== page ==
Fayad, J., Stagni, R., Eltes, P., Varga, P. P., Cristofolini, L., Lazary, A. (2019), “Clinical Gait Analysis after Sacrectomy Using the Closed Loop Reconstruction Technique: a case report”, ESB-ITA Meeting 2019, Bologna, IT, 30 September – 1 October 2019
Spinner Fellow ESR3:
Modelling spinal surgical procedures
Marco comes from Italy and is 25 years old. His aim is to deliver highly efficient computational models of spinal surgeries to challenge the current clinical practice.
Marco graduated in Biomedical Engineering with a major in Biomechanics at the Politecnico di Torino, Turin (Italy). His dissertation thesis focused on an interdisciplinary project about uncertainty quantification of the biomechanics of soft tissues as keloid/skin composite. For this project he worked mainly at the University of Luxembourg. Before, he participated in an Erasmus+ period in France, where he also did an R&D internship at FEMTO-ST, Besançon (France).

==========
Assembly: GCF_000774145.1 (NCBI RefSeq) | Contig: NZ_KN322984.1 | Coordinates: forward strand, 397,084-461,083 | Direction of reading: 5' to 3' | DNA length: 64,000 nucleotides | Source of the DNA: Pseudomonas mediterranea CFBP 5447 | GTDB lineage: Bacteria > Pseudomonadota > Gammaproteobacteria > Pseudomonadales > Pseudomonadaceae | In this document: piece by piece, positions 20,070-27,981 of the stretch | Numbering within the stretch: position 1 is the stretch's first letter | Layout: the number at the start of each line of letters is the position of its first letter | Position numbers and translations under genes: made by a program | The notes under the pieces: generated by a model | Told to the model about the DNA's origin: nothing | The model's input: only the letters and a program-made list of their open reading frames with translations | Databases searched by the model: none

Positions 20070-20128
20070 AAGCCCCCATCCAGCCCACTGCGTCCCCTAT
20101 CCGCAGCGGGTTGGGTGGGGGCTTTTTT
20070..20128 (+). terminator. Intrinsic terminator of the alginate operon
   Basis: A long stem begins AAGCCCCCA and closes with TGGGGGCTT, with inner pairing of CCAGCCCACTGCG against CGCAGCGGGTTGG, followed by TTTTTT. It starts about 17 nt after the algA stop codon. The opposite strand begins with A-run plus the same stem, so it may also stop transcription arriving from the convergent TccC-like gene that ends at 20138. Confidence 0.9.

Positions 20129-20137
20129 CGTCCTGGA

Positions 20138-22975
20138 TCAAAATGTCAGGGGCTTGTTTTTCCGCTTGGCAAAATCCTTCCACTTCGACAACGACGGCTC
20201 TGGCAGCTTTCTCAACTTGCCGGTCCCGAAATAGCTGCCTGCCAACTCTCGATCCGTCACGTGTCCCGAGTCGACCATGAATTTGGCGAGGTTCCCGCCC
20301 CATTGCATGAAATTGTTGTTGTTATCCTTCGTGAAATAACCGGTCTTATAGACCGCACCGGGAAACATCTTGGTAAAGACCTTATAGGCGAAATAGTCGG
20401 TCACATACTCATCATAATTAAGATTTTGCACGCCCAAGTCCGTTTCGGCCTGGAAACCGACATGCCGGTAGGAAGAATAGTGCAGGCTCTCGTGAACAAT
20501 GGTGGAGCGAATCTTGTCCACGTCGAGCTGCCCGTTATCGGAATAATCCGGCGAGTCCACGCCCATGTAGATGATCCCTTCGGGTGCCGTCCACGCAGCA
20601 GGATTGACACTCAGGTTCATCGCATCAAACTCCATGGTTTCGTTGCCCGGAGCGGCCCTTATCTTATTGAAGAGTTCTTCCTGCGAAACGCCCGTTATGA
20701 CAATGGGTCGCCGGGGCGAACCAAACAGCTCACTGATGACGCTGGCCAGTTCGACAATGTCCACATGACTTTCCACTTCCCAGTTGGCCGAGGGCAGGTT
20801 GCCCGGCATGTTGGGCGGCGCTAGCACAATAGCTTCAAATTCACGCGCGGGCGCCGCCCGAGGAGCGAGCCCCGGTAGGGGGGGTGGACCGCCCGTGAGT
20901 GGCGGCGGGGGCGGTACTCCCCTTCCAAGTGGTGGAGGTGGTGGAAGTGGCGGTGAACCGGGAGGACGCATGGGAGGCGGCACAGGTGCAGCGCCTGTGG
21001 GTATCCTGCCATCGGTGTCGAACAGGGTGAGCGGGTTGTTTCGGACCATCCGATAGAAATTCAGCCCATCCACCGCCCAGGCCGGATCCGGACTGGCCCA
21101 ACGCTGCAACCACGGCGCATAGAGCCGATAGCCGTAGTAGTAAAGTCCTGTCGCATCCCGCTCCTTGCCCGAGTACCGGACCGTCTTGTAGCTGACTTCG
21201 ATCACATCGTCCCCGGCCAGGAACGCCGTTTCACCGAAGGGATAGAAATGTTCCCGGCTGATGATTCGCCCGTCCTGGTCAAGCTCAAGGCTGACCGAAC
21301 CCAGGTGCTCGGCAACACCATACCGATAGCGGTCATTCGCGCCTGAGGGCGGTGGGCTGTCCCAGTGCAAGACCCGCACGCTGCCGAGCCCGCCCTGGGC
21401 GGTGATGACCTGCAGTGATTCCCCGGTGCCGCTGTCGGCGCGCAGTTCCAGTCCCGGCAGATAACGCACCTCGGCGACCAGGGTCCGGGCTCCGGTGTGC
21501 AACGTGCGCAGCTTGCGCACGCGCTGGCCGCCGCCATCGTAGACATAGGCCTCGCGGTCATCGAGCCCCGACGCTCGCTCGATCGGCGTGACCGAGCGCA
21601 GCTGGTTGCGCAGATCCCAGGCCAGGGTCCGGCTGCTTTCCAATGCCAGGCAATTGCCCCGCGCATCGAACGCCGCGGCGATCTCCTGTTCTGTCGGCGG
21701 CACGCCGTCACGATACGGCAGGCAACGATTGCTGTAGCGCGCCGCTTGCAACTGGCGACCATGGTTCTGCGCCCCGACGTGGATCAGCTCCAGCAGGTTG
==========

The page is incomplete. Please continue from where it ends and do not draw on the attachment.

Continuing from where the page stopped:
Marco is now back in France working at ANSYS Lyon and pursuing his studies as a Postgraduate at the University of Sheffield (UK). He applied for a position in SPINNER because he wanted to develop research skills in a company-related environment. He is led by the conviction that a synergy between universities and companies could exploit current advancements and future achievements of biomedical research to make a breakthrough in surgical tools for the third millennium operating room.
Biancolini, M., Sensale, M. (2020), “Mesh Morphing Explained: Learn the advantages of mesh-morphing. Proper mesh morphing can lead to faster runtimes and predictions.”, Design News, Web, 24 January 2020
Spinner Fellow ESR6:
Statistical shape modelling and reduced order modelling techniques for patient-specific models
Cameron graduated from the University of Sheffield in 2018 with an MEng in Bioengineering, specialising in medical devices and systems. His main research interests include the medical applications of deep learning and control systems. During his time in Sheffield, Cameron was extremely enthusiastic about his subject and could often be found applying his bioengineering knowledge outside of the classroom, both as volunteer at ReMap and as a project leader in Sheffield Bionics Society.
As a SPINNER fellow, Cameron is based at ADAGOS, France. His research focusses on the development of reduced-order, patient-specific modelling techniques for real-time surgical simulation. Alongside his work at ADAGOS, Cameron is continuing his studies at the University of Sheffield as a PhD student in the ACSE department.